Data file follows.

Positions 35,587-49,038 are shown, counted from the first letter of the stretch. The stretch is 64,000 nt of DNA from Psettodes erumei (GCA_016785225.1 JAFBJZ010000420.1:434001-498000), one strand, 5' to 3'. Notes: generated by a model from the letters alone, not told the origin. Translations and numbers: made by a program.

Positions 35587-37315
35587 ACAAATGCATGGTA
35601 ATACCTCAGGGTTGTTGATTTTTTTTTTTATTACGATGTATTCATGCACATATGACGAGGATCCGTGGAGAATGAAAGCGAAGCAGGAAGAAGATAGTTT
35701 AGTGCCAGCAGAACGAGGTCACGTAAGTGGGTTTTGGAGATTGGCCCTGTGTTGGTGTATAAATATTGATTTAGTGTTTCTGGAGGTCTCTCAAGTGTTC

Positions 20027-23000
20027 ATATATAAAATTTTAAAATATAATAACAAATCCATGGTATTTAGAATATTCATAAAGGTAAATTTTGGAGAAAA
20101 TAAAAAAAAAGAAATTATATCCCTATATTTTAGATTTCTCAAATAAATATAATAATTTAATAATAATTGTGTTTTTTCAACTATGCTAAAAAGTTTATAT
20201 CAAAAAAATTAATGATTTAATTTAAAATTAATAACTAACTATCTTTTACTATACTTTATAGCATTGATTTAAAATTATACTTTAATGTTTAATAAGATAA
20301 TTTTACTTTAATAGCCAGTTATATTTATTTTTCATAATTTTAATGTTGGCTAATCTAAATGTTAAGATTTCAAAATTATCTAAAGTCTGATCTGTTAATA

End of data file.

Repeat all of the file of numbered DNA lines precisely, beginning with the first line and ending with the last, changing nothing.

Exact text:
Positions 35,587-49,038 are shown, counted from the first letter of the stretch. The stretch is 64,000 nt of DNA from Psettodes erumei (GCA_016785225.1 JAFBJZ010000420.1:434001-498000), one strand, 5' to 3'. Notes: generated by a model from the letters alone, not told the origin. Translations and numbers: made by a program.

Positions 35587-37315
35587 ACAAATGCATGGTA
35601 ATACCTCAGGGTTGTTGATTTTTTTTTTTATTACGATGTATTCATGCACATATGACGAGGATCCGTGGAGAATGAAAGCGAAGCAGGAAGAAGATAGTTT
35701 AGTGCCAGCAGAACGAGGTCACGTAAGTGGGTTTTGGAGATTGGCCCTGTGTTGGTGTATAAATATTGATTTAGTGTTTCTGGAGGTCTCTCAAGTGTTC

Positions 20027-23000
20027 ATATATAAAATTTTAAAATATAATAACAAATCCATGGTATTTAGAATATTCATAAAGGTAAATTTTGGAGAAAA
20101 TAAAAAAAAAGAAATTATATCCCTATATTTTAGATTTCTCAAATAAATATAATAATTTAATAATAATTGTGTTTTTTCAACTATGCTAAAAAGTTTATAT
20201 CAAAAAAATTAATGATTTAATTTAAAATTAATAACTAACTATCTTTTACTATACTTTATAGCATTGATTTAAAATTATACTTTAATGTTTAATAAGATAA
20301 TTTTACTTTAATAGCCAGTTATATTTATTTTTCATAATTTTAATGTTGGCTAATCTAAATGTTAAGATTTCAAAATTATCTAAAGTCTGATCTGTTAATA